If you’re in the market to buy a property, it’s well worth making the time and effort to get to know the real estate agent.
Blogger: Chris Gray, CEO, Your Empire
While real estate agents primarily work on the seller’s behalf, a good agent can be a beneficial business contact and a reservoir of property knowledge.
Striking up a conversation with a real estate agent and asking them tactful questions can open up some great opportunities for property purchases and negotiation. The better you get to know a real estate agent, the more open and frank they are likely to be with you. Chatting with the real estate agent can give you the inside story on a property, insight into new properties coming onto the market and a better idea of what a property is likely to sell for.
Remember, the real estate agent is trying to sell a product and, as a potential buyer, you’re welcome to ask as many questions as you like. While the real estate agent has no obligation to answer the questions you pose, it’s in their best interests to co-operate with you.
With this in mind, here are some useful questions to ask the real estate agent:
1. How long has the property been on the market?
Asking this question is a great way to gauge how much room you have to negotiate a lower price. If the real estate agent tells you the property has been on the market for a while, there may be more room to negotiate a lower selling price, as the owners will most likely think the current asking price is too high. Likewise, if a property has recently been listed, it can be a little harder to negotiate a lower price.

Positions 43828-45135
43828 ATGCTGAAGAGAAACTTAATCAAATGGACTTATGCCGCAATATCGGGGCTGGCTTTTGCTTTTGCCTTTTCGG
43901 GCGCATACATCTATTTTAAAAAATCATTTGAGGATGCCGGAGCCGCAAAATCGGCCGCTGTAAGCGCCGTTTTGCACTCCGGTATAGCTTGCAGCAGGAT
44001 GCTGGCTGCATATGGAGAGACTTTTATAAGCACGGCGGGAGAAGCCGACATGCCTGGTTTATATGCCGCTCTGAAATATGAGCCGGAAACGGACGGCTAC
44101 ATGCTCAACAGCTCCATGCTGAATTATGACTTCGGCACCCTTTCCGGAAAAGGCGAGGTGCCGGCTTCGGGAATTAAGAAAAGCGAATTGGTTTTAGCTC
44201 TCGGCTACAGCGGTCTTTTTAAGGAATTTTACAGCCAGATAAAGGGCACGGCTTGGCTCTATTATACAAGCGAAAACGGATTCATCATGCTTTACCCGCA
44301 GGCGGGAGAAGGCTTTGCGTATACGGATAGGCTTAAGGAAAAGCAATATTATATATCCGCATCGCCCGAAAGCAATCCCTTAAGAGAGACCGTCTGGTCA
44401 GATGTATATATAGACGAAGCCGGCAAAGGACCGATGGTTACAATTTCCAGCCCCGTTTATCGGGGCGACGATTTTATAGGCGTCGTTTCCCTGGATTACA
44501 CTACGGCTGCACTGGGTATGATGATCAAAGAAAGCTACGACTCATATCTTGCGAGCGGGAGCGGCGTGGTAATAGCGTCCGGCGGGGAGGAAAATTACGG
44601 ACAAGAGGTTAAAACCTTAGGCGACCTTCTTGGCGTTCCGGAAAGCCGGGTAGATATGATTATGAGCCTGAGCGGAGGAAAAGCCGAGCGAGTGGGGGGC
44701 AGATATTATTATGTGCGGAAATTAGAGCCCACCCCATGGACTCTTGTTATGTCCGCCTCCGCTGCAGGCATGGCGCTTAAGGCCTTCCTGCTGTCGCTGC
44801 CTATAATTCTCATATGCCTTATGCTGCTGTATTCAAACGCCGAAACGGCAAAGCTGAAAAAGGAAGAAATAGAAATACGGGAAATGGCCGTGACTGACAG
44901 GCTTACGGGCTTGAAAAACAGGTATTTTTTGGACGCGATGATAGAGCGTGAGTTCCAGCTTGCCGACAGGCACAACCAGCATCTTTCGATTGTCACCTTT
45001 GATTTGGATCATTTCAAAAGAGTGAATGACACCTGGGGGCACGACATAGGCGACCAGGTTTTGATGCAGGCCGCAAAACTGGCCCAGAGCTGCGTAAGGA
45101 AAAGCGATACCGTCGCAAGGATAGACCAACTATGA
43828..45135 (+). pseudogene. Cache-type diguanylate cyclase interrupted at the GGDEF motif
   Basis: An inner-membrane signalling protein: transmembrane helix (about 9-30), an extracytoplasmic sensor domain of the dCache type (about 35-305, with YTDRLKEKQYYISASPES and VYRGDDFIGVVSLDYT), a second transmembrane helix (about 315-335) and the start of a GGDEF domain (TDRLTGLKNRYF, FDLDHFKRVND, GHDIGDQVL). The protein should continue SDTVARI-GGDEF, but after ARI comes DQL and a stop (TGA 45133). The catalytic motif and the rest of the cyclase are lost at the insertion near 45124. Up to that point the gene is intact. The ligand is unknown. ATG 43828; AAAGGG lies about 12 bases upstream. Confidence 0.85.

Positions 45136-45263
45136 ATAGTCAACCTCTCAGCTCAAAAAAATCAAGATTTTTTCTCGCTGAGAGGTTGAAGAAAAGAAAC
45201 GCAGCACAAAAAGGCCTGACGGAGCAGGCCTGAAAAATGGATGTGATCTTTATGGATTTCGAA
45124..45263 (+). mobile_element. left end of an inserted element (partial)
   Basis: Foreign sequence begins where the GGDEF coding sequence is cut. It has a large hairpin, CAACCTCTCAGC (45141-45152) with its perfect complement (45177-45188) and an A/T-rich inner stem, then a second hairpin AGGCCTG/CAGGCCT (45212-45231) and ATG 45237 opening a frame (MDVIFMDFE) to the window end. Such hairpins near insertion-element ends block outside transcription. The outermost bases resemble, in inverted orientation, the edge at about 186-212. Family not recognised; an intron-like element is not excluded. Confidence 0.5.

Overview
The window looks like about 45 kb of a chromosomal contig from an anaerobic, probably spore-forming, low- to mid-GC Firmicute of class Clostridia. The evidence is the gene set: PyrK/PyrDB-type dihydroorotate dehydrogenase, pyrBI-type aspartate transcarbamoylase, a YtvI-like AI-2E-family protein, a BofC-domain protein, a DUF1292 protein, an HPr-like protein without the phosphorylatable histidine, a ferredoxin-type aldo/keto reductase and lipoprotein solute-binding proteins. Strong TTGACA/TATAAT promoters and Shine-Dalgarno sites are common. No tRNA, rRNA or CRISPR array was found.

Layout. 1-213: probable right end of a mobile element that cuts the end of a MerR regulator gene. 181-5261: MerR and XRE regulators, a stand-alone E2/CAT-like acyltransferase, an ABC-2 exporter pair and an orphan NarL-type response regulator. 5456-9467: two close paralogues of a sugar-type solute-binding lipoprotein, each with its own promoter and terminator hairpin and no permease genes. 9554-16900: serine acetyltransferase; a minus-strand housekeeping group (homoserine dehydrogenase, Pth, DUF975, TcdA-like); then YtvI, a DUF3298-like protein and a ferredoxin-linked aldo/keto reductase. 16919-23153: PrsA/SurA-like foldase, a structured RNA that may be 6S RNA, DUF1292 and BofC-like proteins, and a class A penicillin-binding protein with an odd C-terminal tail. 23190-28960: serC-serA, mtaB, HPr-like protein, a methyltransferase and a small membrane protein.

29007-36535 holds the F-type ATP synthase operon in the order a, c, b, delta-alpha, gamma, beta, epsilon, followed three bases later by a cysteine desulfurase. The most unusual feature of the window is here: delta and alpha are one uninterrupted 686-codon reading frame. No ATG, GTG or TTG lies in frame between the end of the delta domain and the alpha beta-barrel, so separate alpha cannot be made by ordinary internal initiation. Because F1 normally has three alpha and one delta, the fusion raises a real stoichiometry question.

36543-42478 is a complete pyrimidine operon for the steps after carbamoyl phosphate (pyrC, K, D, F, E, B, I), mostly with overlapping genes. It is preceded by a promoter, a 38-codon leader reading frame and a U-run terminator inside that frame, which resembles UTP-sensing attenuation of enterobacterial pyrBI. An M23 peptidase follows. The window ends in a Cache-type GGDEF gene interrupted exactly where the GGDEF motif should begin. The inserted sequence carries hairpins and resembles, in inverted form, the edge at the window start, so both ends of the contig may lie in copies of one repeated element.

2. Why are the owners selling?
When asking this question, listen out for any common ground between you and the owners that could be used to negotiate a lower price. For instance, say the owners have an overseas trip planned in six months’ time and are under pressure to sell their property before they leave. You might suggest paying a slightly lower price in exchange for the owners living in the property rent-free for the next six months. This works well for both parties: you pay less money, while they avoid having to find a place to rent while they’re still in the country with all their furniture in storage.
3. Have the owners had any other offers?
This is a question the agent may choose not to answer but it’s still worth asking, as it will give you a better idea of what price range the owners are after. The agent’s responsiveness to this question will depend on how keen they are to sell the property.
4. What price do you think the current owner would take?
The real estate agent’s answer to this question will give you a good ballpark figure to guide you before making an offer. If you’re interested in renting a property on a particular block, it’s worth consulting a couple of different real estate agents to make sure the quote you have been given is the best price.
5. What makes you think it’s worth that price?
When asking this question, look out for opportunities to negotiate a lower price. For instance, the agent might justify the property’s value by comparing it to surrounding houses. If you have seen these surrounding properties, you might say something like, ‘Those properties were a lot bigger and had better views than this one, therefore I don’t think this property is worth the same price’.
Once the agent realises you have done some research, they may then quietly reply that, yes, the owners have overvalued it. Suddenly you’ve got the agent on your side and admitting that the property is worth a lower price.